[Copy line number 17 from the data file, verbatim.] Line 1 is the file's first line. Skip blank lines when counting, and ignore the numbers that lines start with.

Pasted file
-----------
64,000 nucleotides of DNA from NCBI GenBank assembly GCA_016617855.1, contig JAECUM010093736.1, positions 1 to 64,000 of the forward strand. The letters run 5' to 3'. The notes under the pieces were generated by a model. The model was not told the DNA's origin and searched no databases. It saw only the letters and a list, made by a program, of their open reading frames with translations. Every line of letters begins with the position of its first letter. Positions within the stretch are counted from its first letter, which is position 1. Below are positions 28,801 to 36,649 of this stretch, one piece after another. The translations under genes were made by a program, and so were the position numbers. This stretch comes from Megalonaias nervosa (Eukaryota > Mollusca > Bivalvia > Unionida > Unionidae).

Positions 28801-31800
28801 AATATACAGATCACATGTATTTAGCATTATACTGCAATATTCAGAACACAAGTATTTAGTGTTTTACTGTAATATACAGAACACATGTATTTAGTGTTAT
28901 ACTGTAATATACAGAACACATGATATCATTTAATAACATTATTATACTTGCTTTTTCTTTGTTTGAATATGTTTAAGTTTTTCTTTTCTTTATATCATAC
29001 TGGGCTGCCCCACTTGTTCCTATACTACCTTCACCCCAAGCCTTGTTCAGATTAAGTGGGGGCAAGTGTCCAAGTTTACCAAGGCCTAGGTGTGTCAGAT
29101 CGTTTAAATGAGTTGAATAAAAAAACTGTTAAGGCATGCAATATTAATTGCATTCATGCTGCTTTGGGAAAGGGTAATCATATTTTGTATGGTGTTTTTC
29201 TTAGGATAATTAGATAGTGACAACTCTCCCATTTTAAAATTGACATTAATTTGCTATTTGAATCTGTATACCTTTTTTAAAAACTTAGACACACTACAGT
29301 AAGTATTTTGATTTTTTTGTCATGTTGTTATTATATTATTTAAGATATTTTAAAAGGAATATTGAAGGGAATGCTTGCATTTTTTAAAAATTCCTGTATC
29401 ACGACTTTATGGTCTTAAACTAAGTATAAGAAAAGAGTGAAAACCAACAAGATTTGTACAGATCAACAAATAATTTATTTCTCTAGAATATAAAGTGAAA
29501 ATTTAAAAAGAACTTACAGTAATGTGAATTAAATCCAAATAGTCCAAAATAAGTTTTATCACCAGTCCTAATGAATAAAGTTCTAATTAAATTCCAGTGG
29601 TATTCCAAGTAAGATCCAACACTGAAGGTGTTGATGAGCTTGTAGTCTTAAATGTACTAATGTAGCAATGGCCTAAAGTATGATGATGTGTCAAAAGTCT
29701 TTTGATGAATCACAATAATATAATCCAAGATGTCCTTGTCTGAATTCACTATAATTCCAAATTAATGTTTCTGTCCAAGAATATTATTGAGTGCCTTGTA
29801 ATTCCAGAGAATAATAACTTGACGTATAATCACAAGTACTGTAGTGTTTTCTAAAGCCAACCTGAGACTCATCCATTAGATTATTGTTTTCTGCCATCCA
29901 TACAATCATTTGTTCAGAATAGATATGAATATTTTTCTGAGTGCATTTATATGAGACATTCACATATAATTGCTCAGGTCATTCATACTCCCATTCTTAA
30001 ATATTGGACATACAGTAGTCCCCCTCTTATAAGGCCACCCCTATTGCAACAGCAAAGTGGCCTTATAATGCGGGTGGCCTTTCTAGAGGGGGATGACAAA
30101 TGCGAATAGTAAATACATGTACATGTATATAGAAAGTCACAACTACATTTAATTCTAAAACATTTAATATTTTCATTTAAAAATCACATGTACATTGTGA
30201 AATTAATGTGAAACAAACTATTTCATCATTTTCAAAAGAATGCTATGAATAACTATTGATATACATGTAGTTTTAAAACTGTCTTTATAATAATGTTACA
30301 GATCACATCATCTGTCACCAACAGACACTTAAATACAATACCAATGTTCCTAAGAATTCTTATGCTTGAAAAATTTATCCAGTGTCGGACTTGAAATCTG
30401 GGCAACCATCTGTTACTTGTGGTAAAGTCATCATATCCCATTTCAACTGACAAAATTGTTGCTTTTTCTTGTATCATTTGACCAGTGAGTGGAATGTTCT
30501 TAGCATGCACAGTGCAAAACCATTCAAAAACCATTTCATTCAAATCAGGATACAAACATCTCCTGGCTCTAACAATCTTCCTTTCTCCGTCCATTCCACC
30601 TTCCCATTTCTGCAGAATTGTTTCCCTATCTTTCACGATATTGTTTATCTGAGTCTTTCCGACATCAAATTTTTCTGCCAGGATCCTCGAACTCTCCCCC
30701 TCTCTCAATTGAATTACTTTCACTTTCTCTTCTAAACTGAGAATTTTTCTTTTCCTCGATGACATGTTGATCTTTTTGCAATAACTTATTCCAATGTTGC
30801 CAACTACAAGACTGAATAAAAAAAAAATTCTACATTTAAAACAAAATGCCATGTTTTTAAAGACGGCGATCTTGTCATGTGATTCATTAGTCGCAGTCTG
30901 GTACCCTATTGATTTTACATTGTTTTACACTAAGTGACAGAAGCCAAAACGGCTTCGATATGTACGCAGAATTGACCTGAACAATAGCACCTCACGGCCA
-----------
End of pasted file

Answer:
30201 AATTAATGTGAAACAAACTATTTCATCATTTTCAAAAGAATGCTATGAATAACTATTGATATACATGTAGTTTTAAAACTGTCTTTATAATAATGTTACA